He's right. That's how you run the argument. Now let's apply it to the contraception mandate. If an accommodated religious employer decides not to provide health coverage to its employees, what's likely to happen? Employees will go to the state exchanges and purchase health plans that include contraception coverage -- worse, they might even contract for a plan that covers abortion (the Affordable Care Act explicitly allows states to bar exchanges from offering plans that cover abortions). That fact diminishes the culpability of accommodated religious employers who choose to provide health coverage to their workers. Add to that the fact that they contract for coverage that excludes contraception, along with the fact that providing health care outweighs the risk that employees might or might not use the separate contraception coverage, and what you have is licit remote material cooperation with evil under duress.

But Franck isn't going for it. At least he has come to understand that one group purchaser can't be held accountable for coverage used by another.

If I run Carolina Catholic College and sign a contract with Blue Cross, it may trouble me that Blue Cross is providing birth control pills to Duke employees, but in its contract with my college, it better not provide those pills to our employees. I am not culpable for the arrangement BC has with Duke. I am directing premiums to a common BC pool out of which funds pay for Duke employees birth control pills, but at least I have not created a triadic relationship in which BC, by virtue of its contract with us, provides those pills to Carolina Catholic employees.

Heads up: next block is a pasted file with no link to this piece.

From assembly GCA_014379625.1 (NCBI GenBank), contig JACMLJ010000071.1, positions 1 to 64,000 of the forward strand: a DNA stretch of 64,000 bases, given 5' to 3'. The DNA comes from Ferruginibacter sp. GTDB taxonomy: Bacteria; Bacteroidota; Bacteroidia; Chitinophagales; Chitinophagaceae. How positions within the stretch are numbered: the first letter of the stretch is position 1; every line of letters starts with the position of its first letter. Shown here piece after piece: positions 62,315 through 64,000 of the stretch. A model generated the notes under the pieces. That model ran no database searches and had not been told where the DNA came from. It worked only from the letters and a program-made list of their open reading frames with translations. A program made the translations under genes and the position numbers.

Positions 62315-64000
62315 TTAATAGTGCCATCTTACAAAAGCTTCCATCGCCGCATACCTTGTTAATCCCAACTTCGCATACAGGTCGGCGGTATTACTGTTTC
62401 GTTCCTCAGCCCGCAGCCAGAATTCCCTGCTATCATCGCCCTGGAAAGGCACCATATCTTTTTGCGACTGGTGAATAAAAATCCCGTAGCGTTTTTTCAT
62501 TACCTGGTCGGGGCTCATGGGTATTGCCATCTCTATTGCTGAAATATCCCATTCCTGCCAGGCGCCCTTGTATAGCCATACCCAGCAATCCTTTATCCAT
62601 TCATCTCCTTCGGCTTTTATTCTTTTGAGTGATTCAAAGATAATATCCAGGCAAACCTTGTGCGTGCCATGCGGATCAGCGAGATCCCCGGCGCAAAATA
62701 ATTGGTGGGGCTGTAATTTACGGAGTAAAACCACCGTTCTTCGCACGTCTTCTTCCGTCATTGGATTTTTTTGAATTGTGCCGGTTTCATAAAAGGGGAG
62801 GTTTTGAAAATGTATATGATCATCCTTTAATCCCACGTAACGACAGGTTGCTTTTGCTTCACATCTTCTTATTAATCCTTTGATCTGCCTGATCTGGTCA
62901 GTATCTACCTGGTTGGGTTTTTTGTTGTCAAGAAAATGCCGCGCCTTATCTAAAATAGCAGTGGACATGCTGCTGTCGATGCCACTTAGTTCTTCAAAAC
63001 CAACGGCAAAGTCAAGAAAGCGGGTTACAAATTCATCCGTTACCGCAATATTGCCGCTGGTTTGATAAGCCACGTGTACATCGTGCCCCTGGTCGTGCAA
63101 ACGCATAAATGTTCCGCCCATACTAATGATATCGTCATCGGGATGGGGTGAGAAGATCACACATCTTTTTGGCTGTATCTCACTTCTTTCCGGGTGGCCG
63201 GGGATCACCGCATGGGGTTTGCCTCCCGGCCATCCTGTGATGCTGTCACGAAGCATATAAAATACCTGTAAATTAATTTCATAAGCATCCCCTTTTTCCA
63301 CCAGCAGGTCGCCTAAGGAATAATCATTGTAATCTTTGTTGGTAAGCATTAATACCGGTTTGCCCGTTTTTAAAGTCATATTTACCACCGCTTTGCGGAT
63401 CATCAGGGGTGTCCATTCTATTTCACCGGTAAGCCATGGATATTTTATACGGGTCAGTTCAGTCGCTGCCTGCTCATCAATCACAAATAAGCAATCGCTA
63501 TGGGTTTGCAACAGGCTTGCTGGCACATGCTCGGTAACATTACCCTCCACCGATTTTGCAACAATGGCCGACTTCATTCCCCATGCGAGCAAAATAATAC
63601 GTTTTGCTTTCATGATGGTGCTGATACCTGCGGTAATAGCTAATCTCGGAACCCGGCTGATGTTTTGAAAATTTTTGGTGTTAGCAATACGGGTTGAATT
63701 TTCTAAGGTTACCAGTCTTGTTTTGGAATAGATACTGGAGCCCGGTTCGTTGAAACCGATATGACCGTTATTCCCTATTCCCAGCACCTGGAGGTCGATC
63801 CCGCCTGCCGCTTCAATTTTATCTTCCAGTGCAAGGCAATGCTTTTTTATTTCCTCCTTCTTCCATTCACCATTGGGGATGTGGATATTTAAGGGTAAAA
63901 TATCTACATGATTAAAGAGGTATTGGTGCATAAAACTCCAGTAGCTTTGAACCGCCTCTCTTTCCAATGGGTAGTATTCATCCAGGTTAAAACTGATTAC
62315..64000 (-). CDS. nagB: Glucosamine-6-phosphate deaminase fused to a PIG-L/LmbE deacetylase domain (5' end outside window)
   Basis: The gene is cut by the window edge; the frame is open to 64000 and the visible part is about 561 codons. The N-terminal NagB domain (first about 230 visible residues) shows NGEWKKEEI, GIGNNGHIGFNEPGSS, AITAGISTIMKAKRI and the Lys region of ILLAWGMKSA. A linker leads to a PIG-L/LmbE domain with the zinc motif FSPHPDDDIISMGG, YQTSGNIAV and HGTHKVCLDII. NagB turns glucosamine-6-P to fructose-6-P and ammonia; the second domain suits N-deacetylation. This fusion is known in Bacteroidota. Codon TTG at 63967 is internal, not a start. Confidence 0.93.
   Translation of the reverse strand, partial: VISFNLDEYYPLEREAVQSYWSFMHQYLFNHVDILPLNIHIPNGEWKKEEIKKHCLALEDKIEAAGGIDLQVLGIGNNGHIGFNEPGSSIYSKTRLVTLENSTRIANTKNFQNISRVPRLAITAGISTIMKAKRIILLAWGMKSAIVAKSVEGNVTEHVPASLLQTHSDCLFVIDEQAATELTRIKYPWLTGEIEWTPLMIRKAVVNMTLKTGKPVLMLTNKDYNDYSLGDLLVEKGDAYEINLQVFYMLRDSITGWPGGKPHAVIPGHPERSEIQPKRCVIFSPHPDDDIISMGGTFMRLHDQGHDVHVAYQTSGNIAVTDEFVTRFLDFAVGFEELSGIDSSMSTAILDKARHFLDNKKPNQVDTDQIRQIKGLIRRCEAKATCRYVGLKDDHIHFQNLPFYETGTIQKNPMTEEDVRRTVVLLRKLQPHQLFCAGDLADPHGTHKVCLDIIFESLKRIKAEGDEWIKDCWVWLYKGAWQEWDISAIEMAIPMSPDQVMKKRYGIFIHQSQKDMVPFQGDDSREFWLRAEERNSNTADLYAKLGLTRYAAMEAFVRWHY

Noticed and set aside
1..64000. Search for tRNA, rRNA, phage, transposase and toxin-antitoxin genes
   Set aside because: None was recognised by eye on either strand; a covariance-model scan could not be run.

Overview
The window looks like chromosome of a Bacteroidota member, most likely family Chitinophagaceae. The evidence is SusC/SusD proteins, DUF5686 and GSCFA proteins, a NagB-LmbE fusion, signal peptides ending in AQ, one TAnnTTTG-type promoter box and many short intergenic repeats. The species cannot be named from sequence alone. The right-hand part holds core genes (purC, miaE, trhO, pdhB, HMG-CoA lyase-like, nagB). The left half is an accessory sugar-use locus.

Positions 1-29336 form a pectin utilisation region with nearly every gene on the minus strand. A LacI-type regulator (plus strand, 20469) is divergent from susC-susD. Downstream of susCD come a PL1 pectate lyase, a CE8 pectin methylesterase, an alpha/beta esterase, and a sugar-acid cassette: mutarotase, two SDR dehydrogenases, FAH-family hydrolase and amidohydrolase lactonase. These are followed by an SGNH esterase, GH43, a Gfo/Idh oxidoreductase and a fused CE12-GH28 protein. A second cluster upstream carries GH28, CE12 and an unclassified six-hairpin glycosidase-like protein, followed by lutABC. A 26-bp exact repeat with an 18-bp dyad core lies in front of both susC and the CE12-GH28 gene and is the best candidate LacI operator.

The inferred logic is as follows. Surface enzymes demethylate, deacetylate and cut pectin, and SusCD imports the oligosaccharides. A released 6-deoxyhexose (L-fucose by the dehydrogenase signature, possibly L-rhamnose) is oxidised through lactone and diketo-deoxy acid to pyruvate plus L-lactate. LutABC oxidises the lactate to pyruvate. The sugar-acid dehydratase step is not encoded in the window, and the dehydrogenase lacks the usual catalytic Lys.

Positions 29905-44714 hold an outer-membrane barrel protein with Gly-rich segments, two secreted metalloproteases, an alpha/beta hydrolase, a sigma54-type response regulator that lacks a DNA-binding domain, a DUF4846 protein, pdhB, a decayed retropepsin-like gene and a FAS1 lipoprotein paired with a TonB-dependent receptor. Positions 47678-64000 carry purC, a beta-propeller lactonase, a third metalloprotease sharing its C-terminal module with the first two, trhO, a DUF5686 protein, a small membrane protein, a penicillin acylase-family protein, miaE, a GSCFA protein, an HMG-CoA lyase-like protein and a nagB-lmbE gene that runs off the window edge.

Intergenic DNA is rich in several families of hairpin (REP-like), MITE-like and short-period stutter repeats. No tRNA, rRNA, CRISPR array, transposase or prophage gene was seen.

Ah, yes, the triadic relationship -- famous in Catholic moral theological circles for being completely made up by Matthew Franck. He admits that there's nothing wrong with paying an insurer that covers abortions so long as you're not contracting for that coverage. Your money goes into the pool. The insurer then decides how to spend it. You aren't culpable because you didn't contract for such coverage. But here comes the HHS accommodation, "which preserves exactly that triadic relationship, under a deception that the link is severed between employer's actions and employees' access to contraception."

One might be forgiven for detecting in this passage just a touch of obscurantism. Is a triadic relationship one that involves inevitable outcomes by virtue of one's relationship with two other parties? What's the outcome? Franck tells us: employees of accommodated religious institutions will receive "illicit coverage." There it is again -- that fake moral category: the illicit thing. Remember, the Catholic moral tradition does not recognize things in themselves as licit or illicit. Only acts can be so. Until an employee uses that coverage for illicit purposes, there's been no violation of Catholic teaching. (That's why the issue of alleged "automatic coverage" is a red herring.)

Critics of the mandate would rather pretend that the employees' role in the moral question is incidental, or at least not as important as the employers' decision to provide coverage. In fact it is essential -- not only because the decision to behave illicitly is theirs, but also because they receive health-care coverage as compensation for their labor. In the United States, health benefits are considered part of a worker's wages. When diocesan employees buy condoms with their wages, is it their bishop's fault? When they don't, does their bishop get credit? Of course not. An employer is never responsible for his employees' consumption choices. Why should it be any different in the case of third-party-provided contraception coverage? (Note, too, that Franck doesn't have a lot to say about HHS's proposals for "self-insured" religious employers -- that's because HHS will essentially pay a third party to provide contraception coverage. There's almost no cooperation with evil to speak of.)